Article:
|The long and arduous struggle for human and civil rights is a defining theme in the historical experiences of African people and their descendants in the Diaspora. Challenges to fundamental human and civil rights continue to manifest in multiple dimensions, and are still critical issues in the political, economic, and social realities of black people. Featuring thirteen original chapters contributed by scholars from both sides of the Atlantic, this book interrogates the complex dynamics of human dignity and rights within the global African context from a multidisciplinary perspective. By providing an integrated discourse on fundamental issues of human and civil rights such as state repression in the modern African state, women’s rights, minority rights, the right to education, and racial disparities and injustice in Black America, the book offers academics and the general reader a valuable resource to understand the historical and contemporary processes shaping human rights and freedom in the African world.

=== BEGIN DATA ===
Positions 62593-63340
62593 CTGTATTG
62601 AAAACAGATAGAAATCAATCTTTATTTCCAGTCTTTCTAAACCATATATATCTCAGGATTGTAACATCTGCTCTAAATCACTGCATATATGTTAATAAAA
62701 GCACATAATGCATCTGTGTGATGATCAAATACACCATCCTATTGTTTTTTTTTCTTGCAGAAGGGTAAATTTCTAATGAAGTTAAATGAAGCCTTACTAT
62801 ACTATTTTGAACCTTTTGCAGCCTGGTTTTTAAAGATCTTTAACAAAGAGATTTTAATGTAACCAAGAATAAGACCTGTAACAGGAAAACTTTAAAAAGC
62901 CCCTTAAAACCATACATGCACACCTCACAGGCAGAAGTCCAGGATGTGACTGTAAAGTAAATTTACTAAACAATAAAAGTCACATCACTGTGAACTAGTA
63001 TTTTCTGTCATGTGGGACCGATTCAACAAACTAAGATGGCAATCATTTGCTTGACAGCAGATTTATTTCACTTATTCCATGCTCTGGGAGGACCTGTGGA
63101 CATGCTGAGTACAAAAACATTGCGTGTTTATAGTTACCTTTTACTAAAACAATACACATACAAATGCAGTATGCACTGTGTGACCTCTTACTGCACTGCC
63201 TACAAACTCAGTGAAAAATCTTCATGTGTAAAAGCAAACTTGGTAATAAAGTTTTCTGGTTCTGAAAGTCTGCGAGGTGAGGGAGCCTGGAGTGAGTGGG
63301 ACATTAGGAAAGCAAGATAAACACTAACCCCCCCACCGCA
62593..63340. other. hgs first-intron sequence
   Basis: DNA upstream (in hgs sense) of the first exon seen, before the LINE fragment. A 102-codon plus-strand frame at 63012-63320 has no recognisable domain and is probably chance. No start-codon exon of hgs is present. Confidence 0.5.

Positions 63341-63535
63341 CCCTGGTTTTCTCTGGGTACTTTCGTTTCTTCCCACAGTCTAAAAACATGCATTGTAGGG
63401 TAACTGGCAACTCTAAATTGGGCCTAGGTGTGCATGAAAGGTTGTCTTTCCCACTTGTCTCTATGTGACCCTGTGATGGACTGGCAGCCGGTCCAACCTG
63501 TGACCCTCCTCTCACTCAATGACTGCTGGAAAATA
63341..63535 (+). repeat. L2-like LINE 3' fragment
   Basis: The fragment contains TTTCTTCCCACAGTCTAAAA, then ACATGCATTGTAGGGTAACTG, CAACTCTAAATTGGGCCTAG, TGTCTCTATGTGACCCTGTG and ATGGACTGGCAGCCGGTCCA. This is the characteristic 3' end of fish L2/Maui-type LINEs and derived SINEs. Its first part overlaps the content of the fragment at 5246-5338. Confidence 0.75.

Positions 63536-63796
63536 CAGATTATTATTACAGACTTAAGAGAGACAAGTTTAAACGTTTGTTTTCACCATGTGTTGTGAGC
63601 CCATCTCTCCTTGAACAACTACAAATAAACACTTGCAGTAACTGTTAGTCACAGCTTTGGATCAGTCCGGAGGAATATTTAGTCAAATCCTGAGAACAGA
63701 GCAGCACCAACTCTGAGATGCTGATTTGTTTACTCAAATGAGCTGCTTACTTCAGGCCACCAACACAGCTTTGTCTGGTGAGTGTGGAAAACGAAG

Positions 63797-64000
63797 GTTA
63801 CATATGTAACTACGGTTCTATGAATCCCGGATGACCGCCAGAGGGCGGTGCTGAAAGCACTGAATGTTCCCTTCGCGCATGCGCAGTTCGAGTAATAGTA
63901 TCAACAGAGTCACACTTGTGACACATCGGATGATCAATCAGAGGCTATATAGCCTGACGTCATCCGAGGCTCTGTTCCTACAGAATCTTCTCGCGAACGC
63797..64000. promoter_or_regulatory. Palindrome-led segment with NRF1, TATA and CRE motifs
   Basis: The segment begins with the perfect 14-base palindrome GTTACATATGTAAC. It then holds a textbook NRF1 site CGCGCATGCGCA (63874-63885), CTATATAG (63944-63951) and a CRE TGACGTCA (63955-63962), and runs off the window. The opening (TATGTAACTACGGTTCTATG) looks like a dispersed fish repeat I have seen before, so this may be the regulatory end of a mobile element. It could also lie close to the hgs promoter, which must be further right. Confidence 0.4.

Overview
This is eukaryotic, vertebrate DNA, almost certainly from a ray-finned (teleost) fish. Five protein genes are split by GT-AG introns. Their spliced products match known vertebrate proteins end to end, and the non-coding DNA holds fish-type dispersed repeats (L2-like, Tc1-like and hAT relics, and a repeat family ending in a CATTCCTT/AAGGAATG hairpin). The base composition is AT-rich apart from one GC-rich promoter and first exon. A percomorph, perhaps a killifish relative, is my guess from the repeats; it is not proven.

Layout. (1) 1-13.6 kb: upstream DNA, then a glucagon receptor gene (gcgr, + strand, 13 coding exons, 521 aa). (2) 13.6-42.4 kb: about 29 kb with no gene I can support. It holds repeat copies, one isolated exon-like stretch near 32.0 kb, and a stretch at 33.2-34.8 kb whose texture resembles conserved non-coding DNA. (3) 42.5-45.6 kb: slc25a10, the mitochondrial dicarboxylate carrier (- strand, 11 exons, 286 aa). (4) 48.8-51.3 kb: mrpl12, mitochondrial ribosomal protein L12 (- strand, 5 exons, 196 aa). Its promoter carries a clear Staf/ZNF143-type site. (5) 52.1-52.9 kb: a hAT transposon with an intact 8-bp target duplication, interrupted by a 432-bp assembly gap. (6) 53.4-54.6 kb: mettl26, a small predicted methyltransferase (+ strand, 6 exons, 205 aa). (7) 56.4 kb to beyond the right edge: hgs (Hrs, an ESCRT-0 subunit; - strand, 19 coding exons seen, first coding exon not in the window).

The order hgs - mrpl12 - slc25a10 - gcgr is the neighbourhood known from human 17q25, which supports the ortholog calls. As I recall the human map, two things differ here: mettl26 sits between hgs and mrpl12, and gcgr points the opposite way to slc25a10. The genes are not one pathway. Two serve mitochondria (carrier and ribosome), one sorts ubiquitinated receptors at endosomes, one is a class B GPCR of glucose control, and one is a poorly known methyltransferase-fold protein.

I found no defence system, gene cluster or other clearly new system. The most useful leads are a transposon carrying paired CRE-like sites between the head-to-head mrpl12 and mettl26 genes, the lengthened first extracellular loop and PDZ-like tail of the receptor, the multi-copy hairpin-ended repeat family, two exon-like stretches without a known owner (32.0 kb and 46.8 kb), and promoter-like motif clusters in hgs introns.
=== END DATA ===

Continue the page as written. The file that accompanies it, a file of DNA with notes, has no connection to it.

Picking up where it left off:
The book advances an important argument: that oppressive ideologies and practices which disproportionately victimize black people in Africa and in various diasporic locations have compelled the victims to develop a rich conceptual repertoire on rights as well as a robust vocabulary and a set of ameliorative methodologies for demanding and defending their human and civil rights. The most indelible contribution of this volume is that it insightfully and coherently weaves the struggles and sociopolitical experiences of African peoples in multiple spatial and temporal settings into current debates on human and civil rights. In this regard, the editors and authors clear a space for the universal idioms of rights to productively engage with the experience of and struggle for these rights in historically marginalized communities.